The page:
Hurricane Sanders in the Democratic Camp

After the financial crisis and the Occupy Wall Street Movement, there is an overriding sense of anger and frustration in the United States, mainly aimed at big businesses and Washington politics. In this context, one can understand the appeal of Bernie Sanders, who is being seen as the poster boy of the 99 percent against the 1 percent. Bernie Sanders besides many other things, also being labeled as a socialist, seems to evoke a sense of progressivism within the political scene in the United States. The symbolism of Sanders’ campaign and the appeal it stirs up has been on every election observer’s mind. But is that enough to win him the nomination for the Democratic Party and if he does, is it enough to win him the national elections against the Republican nominee? Maybe; maybe not.

However, there is no denying that Sanders’ campaign and the overwhelming support it is getting from young voters has forced pundits to doubt the inevitability of Hillary Clinton’s nomination. Indeed, it is also often argued that young voters are the most uncertain lot when it comes to voting and a lot of strategizing is required to register the ones not yet registered, and to excite those registered to come and cast their ballots. Nevertheless, the shaking up of the younger base of democratic supporters and their passionate support for Sanders’ left-leaning credentials and rhetoric might be a cause of concern for the Hillary camp. The narrow win in Iowa and the loss in New Hampshire have completely shaken any sense of complacency in the Hillary team; inflicting even the fear of losing further ground among women voters, especially the younger lot. Hillary Clinton, after her New Hampshire loss accepted that she had some work to do, particularly with youngsters. “Now we take this campaign to the entire country….We’re going to fight for every vote in every state,” she said.

Although Bernie Sanders has been a part of the establishment as the senator from Vermont, his radical positions on income inequality, education, financial reforms, etc. and his expressed distaste for big money in elections has led to him being identified as anti-establishment. Despite being seen as someone who has made socialism mainstream in US election campaigns, he describes himself as a democratic socialist. Democratic socialism, according to him, simply means an economy that works for all, not just the very wealthy; it means reforming the US political system that is “not only grossly unfair but, in many respects, corrupt.”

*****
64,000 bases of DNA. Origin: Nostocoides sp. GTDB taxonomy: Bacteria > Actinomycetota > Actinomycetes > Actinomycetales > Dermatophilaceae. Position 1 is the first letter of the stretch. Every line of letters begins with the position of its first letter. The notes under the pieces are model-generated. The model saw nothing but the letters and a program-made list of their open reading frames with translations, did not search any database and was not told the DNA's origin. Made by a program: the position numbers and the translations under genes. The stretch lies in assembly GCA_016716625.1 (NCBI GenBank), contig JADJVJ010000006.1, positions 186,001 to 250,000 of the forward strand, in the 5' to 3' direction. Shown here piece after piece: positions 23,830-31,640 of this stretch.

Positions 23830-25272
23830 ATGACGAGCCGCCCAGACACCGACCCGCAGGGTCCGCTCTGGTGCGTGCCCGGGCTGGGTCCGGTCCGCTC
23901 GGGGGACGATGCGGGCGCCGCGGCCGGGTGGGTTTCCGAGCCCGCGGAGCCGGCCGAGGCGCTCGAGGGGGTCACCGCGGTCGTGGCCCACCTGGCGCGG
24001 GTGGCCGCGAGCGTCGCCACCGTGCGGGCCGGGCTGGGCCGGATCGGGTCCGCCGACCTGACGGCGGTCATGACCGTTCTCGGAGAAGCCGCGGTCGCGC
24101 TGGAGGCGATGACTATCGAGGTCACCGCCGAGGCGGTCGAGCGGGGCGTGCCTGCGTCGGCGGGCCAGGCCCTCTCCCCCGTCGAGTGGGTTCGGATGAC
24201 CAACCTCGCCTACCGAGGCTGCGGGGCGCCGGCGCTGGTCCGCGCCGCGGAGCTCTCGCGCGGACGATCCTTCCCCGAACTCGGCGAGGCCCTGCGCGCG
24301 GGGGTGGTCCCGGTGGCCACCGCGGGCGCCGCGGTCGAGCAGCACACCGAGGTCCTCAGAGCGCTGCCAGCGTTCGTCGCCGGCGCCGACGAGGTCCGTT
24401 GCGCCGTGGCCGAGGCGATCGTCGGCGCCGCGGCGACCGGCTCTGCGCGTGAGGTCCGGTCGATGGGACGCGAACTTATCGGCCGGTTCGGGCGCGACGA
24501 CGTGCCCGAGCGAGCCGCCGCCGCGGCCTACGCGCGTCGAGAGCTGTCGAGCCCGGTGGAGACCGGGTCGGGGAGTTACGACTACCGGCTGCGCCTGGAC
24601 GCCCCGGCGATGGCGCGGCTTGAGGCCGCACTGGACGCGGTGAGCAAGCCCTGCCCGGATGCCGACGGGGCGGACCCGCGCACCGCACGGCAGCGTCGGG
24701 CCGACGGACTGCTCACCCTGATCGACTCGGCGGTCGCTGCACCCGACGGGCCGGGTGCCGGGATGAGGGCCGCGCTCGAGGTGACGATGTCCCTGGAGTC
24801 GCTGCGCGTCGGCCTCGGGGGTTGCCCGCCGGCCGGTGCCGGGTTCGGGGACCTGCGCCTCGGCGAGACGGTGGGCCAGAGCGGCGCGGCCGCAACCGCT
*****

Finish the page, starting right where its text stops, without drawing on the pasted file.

Bernie Sanders’ call to drastically revamp the American economy might rattle big businesses and bank bosses, but the political insurgency that Sanders is leading – calling for a more egalitarian United States of America has certainly fired up young voters in the country. The Clinton camp has been focusing on arguments that Sanders’ campaign and the promises he has made are too radical and uncompromising – not good signs for a leader of the country. Hillary argued for  “a system that kept the passions at bay” and said, “….We’ve got to get back to the middle, the big centre” contending that this is the way to make progress in America, by going against deep polarization either to the left or the right. Sanders, despite his appeal, has been alleged to be running a campaign high on promises that might hardly see the light of day as legislation, and is being seen as too left of centre to provide effective leadership.

Eminent economist and columnist Paul Krugman clearly jibing at the prospects of a candidate like Bernie Sanders wrote,

“The point is that while idealism is fine and essential — you have to dream of a better world — it’s not a virtue unless it goes along with hardheaded realism about the means that might achieve your ends. That’s true even when, like F.D.R., you ride a political tidal wave into office. It’s even more true for a modern Democrat, who will be lucky if his or her party controls even one house of Congress at any point this decade.”